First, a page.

James (Kirkland, Wash.): With the supposed alternate jersey for the Pistons being updated and leaked recently, I’m wondering how the Pistons go through the process of exploring and ultimately locking in on a proposed alternate. With all the players bringing back the Bad Boys hats, I’m wondering if we could see a “Bad Boys” alternate at some point in the future. (Please say yes!)
Langlois: Teams keep the lid on their new alternate jerseys or uniform redesigns until they’re ready to unveil them, James, and they keep the circle of those aware of the changes on a need-to-know basis. I’m outside that circle, so the first I heard of the supposed coming alternates was when they were leaked, as well. We’ll see if they turn out to be something that eventually gets used or not. As for a “Bad Boys” alternate down the road, I’ve not heard of any such plans – but, then again, I wouldn’t. There was a significant milestone for the Bad Boys at the end of the 2013-14 season for the 25th anniversary of their first title – the first for the franchise, as well. If a Bad Boys alternate is in the offing, maybe they’d wait for another significant milestone, the next possibility being the 30th anniversary in 2018-19. I wonder if there would be any pushback from the NBA given its sensitivity today to the type of physical play that became synonymous with the Bad Boys, even though that was always an overblown aspect of their greatness. Not that they weren’t a tough, intimidating team – they were the epitome of that – but that it always obscured the other qualities even more integral to their success, namely their mental toughness, commitment to defense and scoring depth.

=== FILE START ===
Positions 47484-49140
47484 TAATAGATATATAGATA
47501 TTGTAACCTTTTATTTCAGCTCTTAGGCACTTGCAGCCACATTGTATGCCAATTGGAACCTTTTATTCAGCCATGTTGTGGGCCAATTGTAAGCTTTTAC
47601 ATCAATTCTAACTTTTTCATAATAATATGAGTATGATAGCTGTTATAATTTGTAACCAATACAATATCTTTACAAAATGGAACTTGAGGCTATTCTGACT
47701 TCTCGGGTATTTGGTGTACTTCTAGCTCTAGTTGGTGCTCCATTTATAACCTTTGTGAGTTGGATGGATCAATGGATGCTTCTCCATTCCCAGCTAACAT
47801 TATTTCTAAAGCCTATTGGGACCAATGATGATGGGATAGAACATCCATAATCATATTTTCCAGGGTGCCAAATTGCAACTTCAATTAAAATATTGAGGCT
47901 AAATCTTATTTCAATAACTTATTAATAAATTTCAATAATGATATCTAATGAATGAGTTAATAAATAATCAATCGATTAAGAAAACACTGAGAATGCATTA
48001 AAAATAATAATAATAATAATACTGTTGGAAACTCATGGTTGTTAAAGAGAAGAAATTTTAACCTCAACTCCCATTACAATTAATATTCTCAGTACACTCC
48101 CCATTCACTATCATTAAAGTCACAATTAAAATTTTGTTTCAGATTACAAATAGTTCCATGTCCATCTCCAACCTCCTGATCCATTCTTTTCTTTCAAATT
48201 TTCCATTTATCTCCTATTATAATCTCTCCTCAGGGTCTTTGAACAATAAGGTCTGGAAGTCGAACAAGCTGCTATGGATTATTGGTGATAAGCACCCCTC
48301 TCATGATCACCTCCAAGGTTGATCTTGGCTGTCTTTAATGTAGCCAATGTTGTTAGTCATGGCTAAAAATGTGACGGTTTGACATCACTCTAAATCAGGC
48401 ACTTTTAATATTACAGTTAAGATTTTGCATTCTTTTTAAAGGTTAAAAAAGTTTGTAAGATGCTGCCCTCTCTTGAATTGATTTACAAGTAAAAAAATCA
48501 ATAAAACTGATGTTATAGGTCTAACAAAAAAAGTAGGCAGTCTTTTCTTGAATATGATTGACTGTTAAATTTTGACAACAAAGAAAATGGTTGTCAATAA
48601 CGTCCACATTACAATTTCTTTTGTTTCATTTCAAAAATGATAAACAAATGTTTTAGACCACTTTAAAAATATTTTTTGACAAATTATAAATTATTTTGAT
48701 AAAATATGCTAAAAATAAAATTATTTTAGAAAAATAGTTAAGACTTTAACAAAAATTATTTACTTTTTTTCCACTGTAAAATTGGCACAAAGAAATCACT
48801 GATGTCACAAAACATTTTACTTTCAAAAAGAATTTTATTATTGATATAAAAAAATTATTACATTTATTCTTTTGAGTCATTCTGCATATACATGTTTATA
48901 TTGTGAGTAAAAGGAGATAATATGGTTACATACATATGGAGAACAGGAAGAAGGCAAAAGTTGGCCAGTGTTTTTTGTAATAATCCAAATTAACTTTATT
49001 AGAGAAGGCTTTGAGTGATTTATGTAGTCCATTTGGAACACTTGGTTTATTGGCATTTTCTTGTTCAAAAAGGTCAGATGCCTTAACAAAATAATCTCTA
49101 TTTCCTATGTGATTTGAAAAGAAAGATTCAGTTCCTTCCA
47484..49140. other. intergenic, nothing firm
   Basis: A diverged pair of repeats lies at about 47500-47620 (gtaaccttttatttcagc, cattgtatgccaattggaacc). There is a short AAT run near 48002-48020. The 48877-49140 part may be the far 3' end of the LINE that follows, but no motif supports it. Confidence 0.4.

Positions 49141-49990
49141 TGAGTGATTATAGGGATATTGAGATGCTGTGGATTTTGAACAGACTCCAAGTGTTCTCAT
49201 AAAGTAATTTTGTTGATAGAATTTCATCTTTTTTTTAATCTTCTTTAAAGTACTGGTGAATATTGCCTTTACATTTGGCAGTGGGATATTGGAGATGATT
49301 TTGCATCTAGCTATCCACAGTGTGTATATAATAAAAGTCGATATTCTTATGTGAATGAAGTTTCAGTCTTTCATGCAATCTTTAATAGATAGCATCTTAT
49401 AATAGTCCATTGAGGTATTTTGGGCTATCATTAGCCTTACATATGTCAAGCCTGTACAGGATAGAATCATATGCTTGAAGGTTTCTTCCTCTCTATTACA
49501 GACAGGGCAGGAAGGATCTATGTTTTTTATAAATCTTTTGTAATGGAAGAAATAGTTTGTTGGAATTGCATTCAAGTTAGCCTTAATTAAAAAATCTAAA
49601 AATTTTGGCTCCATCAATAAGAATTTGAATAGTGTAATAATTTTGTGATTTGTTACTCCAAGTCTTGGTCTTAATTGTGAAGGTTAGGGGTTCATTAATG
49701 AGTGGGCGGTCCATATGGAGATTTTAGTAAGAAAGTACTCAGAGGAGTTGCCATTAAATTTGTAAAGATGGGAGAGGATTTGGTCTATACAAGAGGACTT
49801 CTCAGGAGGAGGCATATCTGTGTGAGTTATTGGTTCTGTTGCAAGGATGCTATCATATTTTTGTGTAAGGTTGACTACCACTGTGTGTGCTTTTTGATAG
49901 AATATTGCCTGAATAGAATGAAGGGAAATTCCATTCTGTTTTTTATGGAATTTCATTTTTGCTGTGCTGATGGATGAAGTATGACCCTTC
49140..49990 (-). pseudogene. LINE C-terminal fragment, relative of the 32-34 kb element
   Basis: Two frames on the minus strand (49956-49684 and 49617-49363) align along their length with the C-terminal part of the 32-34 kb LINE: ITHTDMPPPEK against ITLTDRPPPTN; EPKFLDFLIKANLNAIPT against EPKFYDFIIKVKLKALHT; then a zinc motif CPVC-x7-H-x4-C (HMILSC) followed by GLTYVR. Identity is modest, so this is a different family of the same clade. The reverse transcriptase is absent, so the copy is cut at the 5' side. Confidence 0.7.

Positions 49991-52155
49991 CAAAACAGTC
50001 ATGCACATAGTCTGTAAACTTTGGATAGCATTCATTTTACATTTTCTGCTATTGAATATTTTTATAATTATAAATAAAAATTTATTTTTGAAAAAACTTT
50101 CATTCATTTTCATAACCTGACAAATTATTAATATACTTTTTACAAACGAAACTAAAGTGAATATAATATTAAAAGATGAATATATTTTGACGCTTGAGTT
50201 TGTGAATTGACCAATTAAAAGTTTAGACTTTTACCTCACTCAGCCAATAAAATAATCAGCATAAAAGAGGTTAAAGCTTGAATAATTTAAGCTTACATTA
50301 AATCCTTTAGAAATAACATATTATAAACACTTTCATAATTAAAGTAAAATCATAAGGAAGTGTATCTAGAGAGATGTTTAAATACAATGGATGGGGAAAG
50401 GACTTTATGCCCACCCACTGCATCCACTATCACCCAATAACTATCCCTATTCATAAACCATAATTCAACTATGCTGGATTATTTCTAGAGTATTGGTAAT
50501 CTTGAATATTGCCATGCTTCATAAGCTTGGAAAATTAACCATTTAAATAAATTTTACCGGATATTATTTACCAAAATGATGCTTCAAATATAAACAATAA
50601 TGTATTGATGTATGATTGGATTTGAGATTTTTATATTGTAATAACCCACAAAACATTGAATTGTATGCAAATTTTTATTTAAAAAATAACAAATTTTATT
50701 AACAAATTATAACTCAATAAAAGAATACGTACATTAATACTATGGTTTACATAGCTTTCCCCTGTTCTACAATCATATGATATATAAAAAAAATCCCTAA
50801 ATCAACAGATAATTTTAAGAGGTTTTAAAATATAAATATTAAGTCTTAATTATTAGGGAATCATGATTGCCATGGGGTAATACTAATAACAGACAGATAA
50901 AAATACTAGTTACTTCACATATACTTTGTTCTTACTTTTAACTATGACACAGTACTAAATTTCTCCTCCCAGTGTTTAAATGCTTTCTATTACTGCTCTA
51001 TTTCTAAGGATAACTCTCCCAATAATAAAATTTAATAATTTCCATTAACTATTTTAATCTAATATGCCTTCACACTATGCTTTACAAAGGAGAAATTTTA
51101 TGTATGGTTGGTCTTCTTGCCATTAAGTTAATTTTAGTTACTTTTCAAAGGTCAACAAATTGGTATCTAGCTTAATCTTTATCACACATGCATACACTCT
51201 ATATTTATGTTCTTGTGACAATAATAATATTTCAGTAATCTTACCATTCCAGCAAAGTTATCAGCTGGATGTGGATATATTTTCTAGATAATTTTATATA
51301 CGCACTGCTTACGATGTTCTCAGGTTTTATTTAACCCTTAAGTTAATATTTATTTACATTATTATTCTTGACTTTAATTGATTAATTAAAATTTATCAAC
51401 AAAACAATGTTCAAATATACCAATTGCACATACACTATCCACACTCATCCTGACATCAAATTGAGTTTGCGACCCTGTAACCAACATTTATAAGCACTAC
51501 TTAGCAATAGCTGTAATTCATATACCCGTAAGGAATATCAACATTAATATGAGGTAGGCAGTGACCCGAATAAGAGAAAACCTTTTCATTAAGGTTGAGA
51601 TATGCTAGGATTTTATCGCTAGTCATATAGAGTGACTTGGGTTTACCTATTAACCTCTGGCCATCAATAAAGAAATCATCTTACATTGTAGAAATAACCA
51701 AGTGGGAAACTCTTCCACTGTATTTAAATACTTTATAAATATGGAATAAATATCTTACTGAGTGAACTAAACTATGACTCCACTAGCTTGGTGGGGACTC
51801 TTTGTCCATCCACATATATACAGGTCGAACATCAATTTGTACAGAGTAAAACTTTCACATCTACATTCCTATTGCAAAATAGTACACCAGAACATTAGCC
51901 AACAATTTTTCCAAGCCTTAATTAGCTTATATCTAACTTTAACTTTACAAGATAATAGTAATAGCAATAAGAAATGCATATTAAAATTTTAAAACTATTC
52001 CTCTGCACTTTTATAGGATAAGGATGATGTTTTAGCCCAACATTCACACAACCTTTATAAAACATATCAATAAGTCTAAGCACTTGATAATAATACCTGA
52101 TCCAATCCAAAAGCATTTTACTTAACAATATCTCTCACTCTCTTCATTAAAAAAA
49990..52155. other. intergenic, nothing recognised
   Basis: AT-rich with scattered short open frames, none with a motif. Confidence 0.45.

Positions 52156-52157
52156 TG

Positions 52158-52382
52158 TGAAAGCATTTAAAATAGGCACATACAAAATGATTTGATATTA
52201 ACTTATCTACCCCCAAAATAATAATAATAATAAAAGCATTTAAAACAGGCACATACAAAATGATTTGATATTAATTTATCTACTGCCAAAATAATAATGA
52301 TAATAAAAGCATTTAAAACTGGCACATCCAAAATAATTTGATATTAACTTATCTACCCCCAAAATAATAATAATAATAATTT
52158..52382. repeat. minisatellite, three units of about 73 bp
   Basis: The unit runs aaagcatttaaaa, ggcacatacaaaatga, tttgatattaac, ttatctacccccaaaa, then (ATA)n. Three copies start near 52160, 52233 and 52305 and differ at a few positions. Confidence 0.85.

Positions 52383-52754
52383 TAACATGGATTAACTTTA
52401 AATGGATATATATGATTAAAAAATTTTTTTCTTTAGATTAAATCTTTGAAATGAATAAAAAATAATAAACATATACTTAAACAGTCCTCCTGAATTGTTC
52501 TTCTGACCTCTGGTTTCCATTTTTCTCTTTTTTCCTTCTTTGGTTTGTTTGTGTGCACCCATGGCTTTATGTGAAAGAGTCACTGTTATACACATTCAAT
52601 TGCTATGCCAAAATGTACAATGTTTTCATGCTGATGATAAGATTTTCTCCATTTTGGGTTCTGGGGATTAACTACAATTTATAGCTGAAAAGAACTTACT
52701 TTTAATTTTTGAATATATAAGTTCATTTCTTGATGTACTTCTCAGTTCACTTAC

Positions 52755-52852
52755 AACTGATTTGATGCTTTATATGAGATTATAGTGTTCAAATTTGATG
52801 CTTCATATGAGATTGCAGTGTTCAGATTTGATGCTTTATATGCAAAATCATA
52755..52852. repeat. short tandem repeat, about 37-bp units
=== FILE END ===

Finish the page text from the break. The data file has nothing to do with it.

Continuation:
Oliver (Tartu, Estonia): It’s pretty clear that Stan Van Gundy’s potential winning team includes Reggie Jackson, KCP, Stanley Johnson and Andre Drummond. It seems power forward is still open. Maybe you have some ideas who should be the next Pistons power forward to have a chance for a title in 2019-20. Should or can the Pistons go after an All-Star type of player like Kevin Durant or Blake Griffin. Would Terrence Jones be a bad choice?
Langlois: Tough to look four years ahead, Oliver. (Estonia? Not sure in Mailbag’s nine-year history we’ve had a contribution from Estonia, so congratulations for that!) I think it’s right to say the four names you’ve mentioned constitute the core of Van Gundy’s future – at least as it stands today. But Marcus Morris, with four years left on his contract, might play himself into that status, as well. The Pistons have Ersan Ilyasova under team control for two more seasons. It’s possible, if the Pistons make advances over those two seasons and he’s a part of it that Ilyasova could stay in the mix beyond the term of his deal. Maybe Darrun Hilliard or Spencer Dinwiddie establishes himself as part of the core over the next two seasons, as well. Surely the Pistons will have opportunities before 2019-20 to add a power forward to the core, whether it’s in the draft or via trade or even in free agency. If all four you identify firmly establish themselves as not just NBA starters but better than average ones, then it stands to reason they’d make power forward a priority. And if they are that firmly established and the Pistons have put themselves solidly in the postseason mix, then the other starting position they have to offer would be attractive to high-level free agents.